Non-profit finds new homes for retired racehorses
When Glynis Schultz met her horse Cue two years ago, he was only five months removed from a career as a racehorse.
“He just was in a transition phase,” Schultz said. “He had had a job as a racehorse for three years and he was entering the next phase of his life, so he was kind of uncertain and not very confident.”
These days, he doesn’t have those problems anymore. He’s settled into his new career as an “eventer” -- a horse who competes in dressage and jumping events.
“As he’s learned this new job, he’s really become a way more confident, mature horse,” Schultz said. “He’s a really fun horse to ride.”
Part of the reason for Cue’s successful transition is the time he spent with New Stride Thoroughbred Adoption Society, a non-profit organization that finds new homes for retired racehorses.
New Stride is one of only two organizations in Canada that fosters horses right off the track, training them to take on new jobs and enter new homes.
“They get off the track and all they know is that they need to run,” said New Stride volunteer Mikayla Swirski. “So we give them a few months off just to learn to be a horse and then start from the ground up.”
Some horses, like Cue, go on to compete outside the racetrack, while others simply become recreational horses for individuals or families.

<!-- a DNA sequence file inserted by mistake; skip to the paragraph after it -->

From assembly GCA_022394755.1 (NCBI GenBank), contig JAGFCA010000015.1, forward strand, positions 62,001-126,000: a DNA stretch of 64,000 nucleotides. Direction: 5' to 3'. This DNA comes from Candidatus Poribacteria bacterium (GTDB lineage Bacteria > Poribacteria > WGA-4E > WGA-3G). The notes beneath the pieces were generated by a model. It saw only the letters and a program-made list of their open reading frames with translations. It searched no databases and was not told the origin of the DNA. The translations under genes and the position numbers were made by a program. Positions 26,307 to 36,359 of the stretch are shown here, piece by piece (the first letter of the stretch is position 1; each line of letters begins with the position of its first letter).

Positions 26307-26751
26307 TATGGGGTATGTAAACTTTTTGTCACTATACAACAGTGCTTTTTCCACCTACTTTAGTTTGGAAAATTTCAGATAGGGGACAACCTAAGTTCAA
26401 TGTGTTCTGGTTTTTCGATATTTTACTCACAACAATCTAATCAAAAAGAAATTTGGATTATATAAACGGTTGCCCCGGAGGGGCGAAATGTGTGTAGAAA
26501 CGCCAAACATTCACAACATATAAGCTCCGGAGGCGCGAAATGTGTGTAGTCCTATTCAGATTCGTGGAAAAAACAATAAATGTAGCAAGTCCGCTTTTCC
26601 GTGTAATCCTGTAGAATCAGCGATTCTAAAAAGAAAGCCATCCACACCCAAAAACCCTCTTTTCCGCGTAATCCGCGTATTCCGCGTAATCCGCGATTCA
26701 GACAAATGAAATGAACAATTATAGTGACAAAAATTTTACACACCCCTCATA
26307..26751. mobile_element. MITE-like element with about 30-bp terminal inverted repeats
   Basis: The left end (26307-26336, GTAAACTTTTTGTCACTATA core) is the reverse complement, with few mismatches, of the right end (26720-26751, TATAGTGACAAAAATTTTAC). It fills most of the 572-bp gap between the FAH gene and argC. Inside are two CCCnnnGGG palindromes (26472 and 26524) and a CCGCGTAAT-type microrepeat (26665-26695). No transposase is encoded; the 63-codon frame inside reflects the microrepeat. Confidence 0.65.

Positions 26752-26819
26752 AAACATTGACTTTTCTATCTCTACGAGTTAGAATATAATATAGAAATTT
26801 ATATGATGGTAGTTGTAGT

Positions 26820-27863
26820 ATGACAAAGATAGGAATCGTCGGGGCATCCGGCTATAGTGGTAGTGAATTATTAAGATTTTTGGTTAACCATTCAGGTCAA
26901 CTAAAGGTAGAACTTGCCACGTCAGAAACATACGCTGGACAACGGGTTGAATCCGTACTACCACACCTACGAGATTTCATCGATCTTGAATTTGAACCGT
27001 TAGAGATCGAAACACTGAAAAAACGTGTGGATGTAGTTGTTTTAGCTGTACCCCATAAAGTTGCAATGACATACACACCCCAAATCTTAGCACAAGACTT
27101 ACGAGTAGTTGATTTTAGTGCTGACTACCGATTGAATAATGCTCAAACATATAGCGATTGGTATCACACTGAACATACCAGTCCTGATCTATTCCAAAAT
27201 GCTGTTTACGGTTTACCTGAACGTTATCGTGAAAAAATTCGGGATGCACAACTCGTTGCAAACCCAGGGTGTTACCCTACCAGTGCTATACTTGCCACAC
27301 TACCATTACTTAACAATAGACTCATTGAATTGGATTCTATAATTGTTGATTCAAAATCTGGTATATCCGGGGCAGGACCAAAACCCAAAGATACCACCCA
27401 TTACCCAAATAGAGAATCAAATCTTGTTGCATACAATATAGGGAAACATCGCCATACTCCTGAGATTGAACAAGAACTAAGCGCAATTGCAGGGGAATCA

New Stride program coordinator Carmen Kramer told CTV News that racehorses aren’t always a good fit for beginning riders.
“They’re hot-blooded,” she said. “They’re a little higher strung than the average horse, and they’re not for everybody, but there is somebody for each one of them.”
Most of the horses that find new homes through New Stride once competed at Hastings Park, Kramer said. Some of them won prizes in the six-figure range.
Still, their futures would be uncertain if they didn’t end up at New Stride, which houses horses on farms in Abbotsford and in Vancouver’s Southlands neighbourhood. If New Stride didn’t exist, the retired horses might be sold at auction, potentially for slaughter.
New Stride spares horses from that fate, even ones that have a hard time adjusting to their post-racing lives.
“We have horses sometimes that can’t be ridden very much,” Kramer said. “They stay with us until we can find them the appropriate home so they don’t go to slaughter.”
The result is often a second career for horses like Cue, who was the B.C. champion eventer for his division last year.
“I’ve had horses all my life, and he’s one of the most fun just to work with on an everyday basis,” Schultz said. “He improves every day because he really tries to figure out what I’m asking and what his job is.”